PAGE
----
It appears some Apple users playing around with the Beta version of an Apple TV 7.0 software update have discovered that the set-top box will likely receive integrated support for Apple’s new Continuity feature when update is released this fall. Continuity, which Apple revealed as a central facet of its new OS X Yosemite and iOS 8 at WWDC earlier this month, further syncs together Apple’s already close-knit line of mobile and desktop devices, specifically by making it much easier for users to transfer what they’re doing on one device to another, seamlessly.
9to5Mac reported that users running betas of iOS, OS X Yosemite, and Apple TV 7.0 have come across notifications that all but confirm integrated Continuity (specifically, the “Handoff” feature) support for OS X Yosemite. Developers experimenting with the OS 10.10 (AKA Yosemite) preview build who have both their Mac and Apple TV connected to the same Wi-Fi network are getting notifications that their “Apple TV is now available for Continuity.”
Handoff essentially allows all of your iOS and OS X devices to link up to one another, so long as they are connected to the same Wi-Fi network and synced to the same iCloud account (without WiFi, you’ll need to use the iPhone’s new Instant Hotspot feature).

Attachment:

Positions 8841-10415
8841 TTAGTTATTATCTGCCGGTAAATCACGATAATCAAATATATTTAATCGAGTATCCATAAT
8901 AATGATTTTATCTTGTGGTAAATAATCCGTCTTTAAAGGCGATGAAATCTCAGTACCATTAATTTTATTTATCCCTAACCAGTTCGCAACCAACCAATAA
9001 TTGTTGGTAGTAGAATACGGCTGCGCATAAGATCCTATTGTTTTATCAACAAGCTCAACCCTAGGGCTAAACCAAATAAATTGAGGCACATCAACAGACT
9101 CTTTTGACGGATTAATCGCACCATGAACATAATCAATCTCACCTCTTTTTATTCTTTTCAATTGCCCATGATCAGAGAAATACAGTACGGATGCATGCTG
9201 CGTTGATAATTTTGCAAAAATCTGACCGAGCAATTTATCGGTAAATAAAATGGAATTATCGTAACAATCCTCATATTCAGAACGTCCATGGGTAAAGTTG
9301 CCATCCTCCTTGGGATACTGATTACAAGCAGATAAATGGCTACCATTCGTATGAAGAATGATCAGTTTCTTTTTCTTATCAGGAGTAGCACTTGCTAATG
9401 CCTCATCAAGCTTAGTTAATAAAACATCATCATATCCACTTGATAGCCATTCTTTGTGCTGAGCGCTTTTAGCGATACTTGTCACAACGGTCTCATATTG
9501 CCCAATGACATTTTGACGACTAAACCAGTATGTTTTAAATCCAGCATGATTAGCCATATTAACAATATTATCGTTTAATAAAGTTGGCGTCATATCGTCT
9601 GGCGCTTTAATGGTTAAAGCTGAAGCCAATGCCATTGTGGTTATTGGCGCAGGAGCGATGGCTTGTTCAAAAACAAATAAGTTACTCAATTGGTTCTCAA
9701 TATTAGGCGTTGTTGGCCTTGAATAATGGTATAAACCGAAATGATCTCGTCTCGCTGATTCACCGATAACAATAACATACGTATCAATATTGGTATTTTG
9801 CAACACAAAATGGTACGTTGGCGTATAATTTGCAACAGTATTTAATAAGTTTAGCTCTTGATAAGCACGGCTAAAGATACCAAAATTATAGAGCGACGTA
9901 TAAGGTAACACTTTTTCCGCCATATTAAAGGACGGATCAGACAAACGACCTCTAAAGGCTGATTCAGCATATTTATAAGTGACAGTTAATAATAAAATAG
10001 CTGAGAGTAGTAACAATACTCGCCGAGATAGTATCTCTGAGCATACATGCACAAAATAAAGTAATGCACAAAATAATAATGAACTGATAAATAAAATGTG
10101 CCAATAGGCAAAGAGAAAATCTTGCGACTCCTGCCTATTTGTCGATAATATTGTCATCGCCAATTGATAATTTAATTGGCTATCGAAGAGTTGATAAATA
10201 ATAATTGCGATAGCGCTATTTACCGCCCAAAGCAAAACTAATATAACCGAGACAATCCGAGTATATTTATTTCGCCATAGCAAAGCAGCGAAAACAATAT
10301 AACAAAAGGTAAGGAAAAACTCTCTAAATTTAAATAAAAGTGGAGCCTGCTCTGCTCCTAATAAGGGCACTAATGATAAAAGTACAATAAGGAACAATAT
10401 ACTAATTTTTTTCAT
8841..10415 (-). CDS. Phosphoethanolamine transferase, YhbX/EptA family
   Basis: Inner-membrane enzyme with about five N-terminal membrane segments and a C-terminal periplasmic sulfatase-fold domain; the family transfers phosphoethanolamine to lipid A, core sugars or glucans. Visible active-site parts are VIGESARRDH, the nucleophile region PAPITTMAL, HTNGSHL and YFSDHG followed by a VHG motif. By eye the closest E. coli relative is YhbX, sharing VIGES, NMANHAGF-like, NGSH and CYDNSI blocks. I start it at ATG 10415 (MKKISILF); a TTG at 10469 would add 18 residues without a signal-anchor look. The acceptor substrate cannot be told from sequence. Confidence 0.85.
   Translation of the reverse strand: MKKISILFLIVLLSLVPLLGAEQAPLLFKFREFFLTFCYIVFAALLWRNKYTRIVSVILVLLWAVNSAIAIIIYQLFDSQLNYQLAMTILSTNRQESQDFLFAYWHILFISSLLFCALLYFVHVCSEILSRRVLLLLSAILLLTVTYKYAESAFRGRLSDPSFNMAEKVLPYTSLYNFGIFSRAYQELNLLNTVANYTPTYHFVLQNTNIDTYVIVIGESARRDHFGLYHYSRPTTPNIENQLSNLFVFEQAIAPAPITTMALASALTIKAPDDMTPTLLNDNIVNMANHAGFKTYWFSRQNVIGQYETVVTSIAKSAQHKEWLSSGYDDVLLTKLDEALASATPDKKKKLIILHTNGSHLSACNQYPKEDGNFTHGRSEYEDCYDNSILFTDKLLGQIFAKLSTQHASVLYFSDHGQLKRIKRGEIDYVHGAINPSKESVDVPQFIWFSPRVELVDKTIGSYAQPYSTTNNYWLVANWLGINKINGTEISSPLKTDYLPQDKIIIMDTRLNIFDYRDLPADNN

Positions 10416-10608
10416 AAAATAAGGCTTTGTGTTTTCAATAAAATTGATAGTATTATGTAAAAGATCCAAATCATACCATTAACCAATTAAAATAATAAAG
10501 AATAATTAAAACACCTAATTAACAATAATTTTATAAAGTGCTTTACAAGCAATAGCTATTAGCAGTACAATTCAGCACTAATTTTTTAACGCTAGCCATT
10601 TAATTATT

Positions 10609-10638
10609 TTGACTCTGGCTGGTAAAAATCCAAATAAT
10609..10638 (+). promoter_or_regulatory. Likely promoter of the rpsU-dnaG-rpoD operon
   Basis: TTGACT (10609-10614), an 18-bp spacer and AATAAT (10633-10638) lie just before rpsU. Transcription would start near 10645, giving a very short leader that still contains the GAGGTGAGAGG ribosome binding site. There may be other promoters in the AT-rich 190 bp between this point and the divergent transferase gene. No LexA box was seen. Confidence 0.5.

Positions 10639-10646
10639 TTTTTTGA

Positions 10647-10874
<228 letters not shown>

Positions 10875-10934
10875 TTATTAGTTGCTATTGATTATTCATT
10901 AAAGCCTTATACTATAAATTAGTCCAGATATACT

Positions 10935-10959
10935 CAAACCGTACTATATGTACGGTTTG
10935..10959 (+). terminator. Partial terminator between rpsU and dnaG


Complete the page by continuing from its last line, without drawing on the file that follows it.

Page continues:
Say you get an email alert on your iPhone, but would prefer not to type up your answer on that small of a screen. With Handoff enabled, if the Mail app is open on your iPhone, the message will automatically show up on your Mac, ready for you to complete with the aid of a larger screen and keyboard. The same works in reverse.
With such a feature extended to the Apple TV, one could imagine swapping video from iPhone, iPad, or Mac to the big screen via the set-top box, and vise-versa, but that’s not exactly the sexiest capability now that we’re here in 2014, is it? Considering that the set-top box’s price in the U.K. just dropped by £20, and the fact that a new Apple TV model was expected to hit shelves by … well … now, it’s not a huge stretch to say that all of this could very well mean that Apple is prepping a new model for release this fall. It’s difficult to speculate just what a new box could have on board, though in the past we’ve hoped it would deliver on Apple’s visions of Internet-delivered broadcast TV. But while it’s certainly possible that a new model could carry such a feature, we’re thinking Apple will, at least in the short-term, lean toward less ambitious functions such as Siri-supported voice searching, whose addition to the box’s next model was confirmed through the iOS 7.1 software development kit.
For now it appears that, in the event that Apple TV does end up getting Continuity support, it will be limited to the third generation of the set-top box, as the feature requires the use of a particular low-powered Bluetooth chip that only the 3rd-gen box supports.
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